Poem: Another God

bed-space

Another God

by Shannon Laws

I cannot sleep
next to you
The porch light
on the other side
of the curtains
tricks me awake

You look frozen on a canvas,
painted in oils by a master,
shadows lightly brush your shape

I study the back of your head
your ear lobe
a quiet beating vein
the hairline along the neck

There’s a frame of freckles
below the shoulder blade
They look like Orion poised
with bow, arrow aimed upward

I am not your Merope taken by blind force
I am Andromeda, wrists wrapped in iron
ready for monsters to decide loves fate

Gods visit the sheets of women
a vacation from eternity
Taste the finite in the kiss,
wipe their mouths with times mist

I will lose you as I lost others

Tonight your constellation glows in porch light,
while I dream of everything I cannot have

 


orion
Orion in the night sky. The second constellation I learned as a kid after the Big Dipper. It gives me comfort to find these two in the same night, then I know I’m home.

 

Note:

Merope [mer-uh-pee]  was the daughter of Dionysus’s son Oenopion, king of Chios; Orion fell in love with her, and Oenopion refused to give her up, instead having him blinded. Orion regained his sight and sought vengeance, but was killed by Artemis, or by a scorpion, or by some other means (one of many versions of the story).

Poem: Lights Tonight

stars-milky-way

Lights Tonight

The lights this evening are not denied their time
farther away from Harris Avenue the brighter they become
Lemon juice irritates the cut on my thumb
Ghost-hitchhiker talks to my temple

How do you find harmony,
find a hole and fill it

 

He beat the Lilith out of her Eve that night
used her blood to write his scriptures

The lady’s roots scream,
I will not fall before my time.
My time is not today!

 

Lights above,
I’ll settle for a shooting star
come down, swing low
this night Split my
shadow four ways
round robin me
‘round the
Milk Way

It is not death I seek
but dancing the
true dance
true

Poetry: Sailing

Letting go
to me means
RELAXING
Do not stress
procrastinate
prolong
ignore
Let go of the tither
untie the boat
sail for open water
face temptations
fears of drowning
false beliefs
that await me
in the waves
Swells will
rock me
stars will
guide me
breeze will
cool me
Once the smell
of earth is gone
a seagull
will appear
marking the moment
my limits are
discovered

*A poem written during a poetry class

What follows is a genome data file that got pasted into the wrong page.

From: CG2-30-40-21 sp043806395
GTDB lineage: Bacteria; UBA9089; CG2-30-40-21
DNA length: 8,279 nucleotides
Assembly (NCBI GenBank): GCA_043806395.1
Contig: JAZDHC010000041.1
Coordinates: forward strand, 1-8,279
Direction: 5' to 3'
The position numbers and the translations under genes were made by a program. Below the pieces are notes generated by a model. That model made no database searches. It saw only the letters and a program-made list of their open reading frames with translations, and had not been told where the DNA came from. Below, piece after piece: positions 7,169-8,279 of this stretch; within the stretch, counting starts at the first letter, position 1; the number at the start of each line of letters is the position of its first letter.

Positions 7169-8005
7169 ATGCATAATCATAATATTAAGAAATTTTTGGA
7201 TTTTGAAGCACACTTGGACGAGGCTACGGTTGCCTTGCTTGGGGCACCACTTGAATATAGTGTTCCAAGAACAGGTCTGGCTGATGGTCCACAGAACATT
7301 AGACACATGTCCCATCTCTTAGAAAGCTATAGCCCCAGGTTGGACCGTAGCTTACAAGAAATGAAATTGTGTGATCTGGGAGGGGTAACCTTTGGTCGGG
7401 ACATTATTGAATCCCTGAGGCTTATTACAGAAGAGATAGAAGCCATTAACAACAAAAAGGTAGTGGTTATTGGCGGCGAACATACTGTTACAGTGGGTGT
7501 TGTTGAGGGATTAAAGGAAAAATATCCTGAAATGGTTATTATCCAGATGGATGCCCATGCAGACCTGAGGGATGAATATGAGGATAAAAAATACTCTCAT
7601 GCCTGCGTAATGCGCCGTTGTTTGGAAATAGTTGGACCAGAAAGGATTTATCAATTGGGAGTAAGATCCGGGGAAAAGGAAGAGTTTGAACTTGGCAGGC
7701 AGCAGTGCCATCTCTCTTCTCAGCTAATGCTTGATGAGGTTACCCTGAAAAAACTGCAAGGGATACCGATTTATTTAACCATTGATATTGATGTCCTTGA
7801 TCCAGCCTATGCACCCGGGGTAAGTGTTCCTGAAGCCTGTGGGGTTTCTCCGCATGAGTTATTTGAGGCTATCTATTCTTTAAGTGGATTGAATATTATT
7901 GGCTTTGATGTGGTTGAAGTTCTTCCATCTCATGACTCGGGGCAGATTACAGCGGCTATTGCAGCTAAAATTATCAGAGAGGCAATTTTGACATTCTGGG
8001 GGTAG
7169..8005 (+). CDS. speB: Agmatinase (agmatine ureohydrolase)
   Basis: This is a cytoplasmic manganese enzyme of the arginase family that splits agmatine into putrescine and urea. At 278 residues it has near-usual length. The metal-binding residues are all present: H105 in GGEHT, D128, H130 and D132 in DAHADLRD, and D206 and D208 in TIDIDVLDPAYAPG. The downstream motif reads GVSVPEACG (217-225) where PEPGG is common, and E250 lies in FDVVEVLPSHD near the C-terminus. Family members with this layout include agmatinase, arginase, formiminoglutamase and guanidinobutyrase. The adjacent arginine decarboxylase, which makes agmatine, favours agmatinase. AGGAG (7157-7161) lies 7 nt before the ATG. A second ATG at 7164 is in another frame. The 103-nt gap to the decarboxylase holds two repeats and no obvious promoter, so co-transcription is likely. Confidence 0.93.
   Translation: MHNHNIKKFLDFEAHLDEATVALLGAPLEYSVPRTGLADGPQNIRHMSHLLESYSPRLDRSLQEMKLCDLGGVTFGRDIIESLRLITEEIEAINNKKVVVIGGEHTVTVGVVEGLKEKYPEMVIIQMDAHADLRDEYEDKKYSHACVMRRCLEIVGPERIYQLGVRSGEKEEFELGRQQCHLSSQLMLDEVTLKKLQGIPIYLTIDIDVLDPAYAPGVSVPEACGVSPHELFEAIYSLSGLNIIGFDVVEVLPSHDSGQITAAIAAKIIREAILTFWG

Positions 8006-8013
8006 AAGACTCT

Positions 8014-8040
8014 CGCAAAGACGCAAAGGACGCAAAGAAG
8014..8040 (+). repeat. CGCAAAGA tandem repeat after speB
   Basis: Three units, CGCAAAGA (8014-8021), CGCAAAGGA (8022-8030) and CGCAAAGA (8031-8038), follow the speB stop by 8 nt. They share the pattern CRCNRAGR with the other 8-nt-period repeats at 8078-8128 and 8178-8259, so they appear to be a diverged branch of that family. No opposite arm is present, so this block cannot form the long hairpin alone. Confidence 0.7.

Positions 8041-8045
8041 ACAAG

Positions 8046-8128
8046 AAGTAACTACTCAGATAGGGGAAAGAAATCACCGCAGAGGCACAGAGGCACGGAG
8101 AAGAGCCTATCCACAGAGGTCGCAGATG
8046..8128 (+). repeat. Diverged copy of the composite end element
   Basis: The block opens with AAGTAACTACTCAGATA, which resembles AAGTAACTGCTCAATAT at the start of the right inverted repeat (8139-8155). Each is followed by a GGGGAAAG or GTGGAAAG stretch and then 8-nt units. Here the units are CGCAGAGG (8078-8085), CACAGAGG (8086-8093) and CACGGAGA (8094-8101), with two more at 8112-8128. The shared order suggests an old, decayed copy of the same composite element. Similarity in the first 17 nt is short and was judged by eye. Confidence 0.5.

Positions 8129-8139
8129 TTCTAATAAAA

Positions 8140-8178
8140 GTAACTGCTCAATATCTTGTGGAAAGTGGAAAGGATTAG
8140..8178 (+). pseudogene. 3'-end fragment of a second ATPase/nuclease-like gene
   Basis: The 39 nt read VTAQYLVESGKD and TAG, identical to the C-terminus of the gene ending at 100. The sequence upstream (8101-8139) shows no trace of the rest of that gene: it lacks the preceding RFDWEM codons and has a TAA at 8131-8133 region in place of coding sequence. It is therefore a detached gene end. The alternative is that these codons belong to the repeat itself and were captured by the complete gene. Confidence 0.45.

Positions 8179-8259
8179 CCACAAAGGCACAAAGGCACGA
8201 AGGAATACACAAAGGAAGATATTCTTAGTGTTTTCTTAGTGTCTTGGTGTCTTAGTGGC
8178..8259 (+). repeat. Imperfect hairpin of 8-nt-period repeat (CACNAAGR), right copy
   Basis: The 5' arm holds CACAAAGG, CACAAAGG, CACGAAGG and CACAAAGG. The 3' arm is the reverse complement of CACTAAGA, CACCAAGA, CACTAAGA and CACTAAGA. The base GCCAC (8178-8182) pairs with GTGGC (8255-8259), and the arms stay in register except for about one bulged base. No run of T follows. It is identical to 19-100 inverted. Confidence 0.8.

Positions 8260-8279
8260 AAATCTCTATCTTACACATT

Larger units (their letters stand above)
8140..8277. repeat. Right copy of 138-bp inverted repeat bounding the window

March 2013

Star Berries

Oscar Wilde said, “We are all in the gutter, but some of us are looking at the stars.”  The day before New Year’s 2013 my eyes are everywhere but the stars.  I feel like I’m in the gutter.  I am one of an estimated two million in the U.S. whose emergency unemployment benefits ended December 29th.  Now, when I was laid off from my job last March, the company gave us an official 30 days notice.  My government, however, gave folks two weeks’ notice, two weeks before Christmas, that the payments may end 12/29/12*.  On New Year Night, millions waited to see what the Congress and Senate would pull out of their ass on the eleventh hour.  It was time for a walk.

I walked down the hill toward the creek, but on this day I yearned for a new adventure.  Turning right I headed for Whatcom Falls, round trip journey is just under four miles.  The wind was light that morning and carried the scent of snow from the foothills twenty miles east.  Overcast clouds, bounce white light around the barren branches in the woods of deciduous trees that hug the walk; the bark black-wet and silent.  Deciduous means “Falling off at maturity”.  I think on this for a while.  Perhaps maturity means accepting the seasonal changes life rotates through our world, even the ugly ones.
Crows caw at Seagulls as the two families compete for stale bread thrown into the road.  The first hill rises up ahead of me; my mouth opens to take in more air as the legs dig into the incline.  Passing an old white Ford truck, parked on the curb, a waft of “dirty engine” blows across the nose.  I take the history into the lungs and carry it with me across Woburn Street.  The trails trick me as they wind aroundpass a brook that I could hear, but not see.  Oh you little spell spinner, I think.